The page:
extended through 2012, is available for up to $2,500 of college tuition and
related expenses paid during the year. The full credit is available to
individuals whose modified adjusted gross income is $80,000 or less ($160,000
or less for married couples filing a joint return). The credit is phased out
for taxpayers with incomes above those levels. This credit is juicier than the
old Hope credit â€“ it has higher income limits and bigger tax breaks, and it
covers all four years of college. And if the credit exceeds your tax liability
(regular and AMT), it is partially refundable.
12. Making Work Pay credit. Youâ€™ve probably been enjoying the fruits
of this credit via reduced payroll tax withholding throughout the year. But to
lock in your savingsâ€“by reducing your tax bill by $400 if youâ€™re single or $800
if youâ€™re married and file a joint returnâ€“youâ€™ll need to actually claim the
credit on your 2010 tax returnâ€”and youâ€™ll use Schedule M to do so. The credit
is equal to 6.2% of your earned income, capped at $400 or $800. For single
filers, it starts phasing out at $75,000 of adjusted gross income and dries up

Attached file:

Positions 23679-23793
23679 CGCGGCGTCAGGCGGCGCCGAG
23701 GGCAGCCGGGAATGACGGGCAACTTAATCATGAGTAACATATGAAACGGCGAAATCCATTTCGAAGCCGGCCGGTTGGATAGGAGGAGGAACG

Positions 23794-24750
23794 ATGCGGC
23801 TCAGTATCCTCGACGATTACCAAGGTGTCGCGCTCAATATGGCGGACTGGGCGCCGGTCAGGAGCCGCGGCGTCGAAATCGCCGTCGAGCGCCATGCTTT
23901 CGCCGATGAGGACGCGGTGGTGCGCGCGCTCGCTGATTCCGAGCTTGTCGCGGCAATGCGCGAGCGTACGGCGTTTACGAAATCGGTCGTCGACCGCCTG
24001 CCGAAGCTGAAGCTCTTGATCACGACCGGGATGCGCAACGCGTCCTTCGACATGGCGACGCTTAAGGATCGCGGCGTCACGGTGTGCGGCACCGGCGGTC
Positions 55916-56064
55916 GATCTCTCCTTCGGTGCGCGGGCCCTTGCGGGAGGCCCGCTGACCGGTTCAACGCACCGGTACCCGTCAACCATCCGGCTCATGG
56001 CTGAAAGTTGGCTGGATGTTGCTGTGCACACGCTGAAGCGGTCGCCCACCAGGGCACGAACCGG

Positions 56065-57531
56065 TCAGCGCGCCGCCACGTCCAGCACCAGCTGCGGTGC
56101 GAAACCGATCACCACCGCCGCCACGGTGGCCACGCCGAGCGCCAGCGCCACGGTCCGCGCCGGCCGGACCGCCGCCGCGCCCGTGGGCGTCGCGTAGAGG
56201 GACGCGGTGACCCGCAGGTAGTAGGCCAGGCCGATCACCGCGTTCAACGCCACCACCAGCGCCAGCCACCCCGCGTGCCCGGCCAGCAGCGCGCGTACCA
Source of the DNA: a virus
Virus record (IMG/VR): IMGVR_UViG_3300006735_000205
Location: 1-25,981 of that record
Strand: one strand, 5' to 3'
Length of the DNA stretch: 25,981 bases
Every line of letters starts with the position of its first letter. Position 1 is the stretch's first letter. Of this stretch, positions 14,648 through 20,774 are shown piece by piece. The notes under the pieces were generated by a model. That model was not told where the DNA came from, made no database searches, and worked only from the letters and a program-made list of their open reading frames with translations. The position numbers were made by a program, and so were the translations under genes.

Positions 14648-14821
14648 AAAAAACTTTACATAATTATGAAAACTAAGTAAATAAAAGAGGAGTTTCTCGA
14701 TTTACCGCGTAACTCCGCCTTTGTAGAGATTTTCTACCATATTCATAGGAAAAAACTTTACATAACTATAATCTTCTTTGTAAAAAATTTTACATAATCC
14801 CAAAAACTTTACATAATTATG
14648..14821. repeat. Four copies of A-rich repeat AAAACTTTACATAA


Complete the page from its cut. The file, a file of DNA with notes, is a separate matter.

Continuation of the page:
at $95,000. The phase-out zone for couples is $150,000 to $190,000.
13. Credit for energy-saving home improvements. You can claim a tax
credit equal to 30% of the cost of energy-saving home improvements up to a
maximum of $1,500. This cap applies to both 2009 and 2010 combined, so if you
claimed the maximum $1,500 in 2009, you donâ€™t get another crack at it for 2010.
The credit applies to biomass fuel stoves, qualifying skylights, windows and
outside doors, and high-efficiency furnaces, water heaters and central air
conditioners. For 2011, this credit goes back to pre-2009 limits (for example,
$500 maximum credit for all years with no more than $200 for windows).
Thereâ€™s also no dollar limit on the separate credit for homeowners who
install qualified residential alternative energy equipment, such as solar hot
water heaters, geothermal heat pumps and wind turbines. Your credit can be 30%
of the total cost (including labor) of such systems installed through 2016.
Be informed and ready this year when you file your taxes and do check with a
tax professional on your status before you get started. Â For more information on current tax credits
and allowable deductions visit www.irs.gov.
When you are in the market for a new home, contact www.Century21judgefite.com - 800-451-8055 to get assistance from one of our qualified Real Estate Professionals.Â CENTURY 21 Judge Fite Company isÂ Smarter. BOLDER. Faster.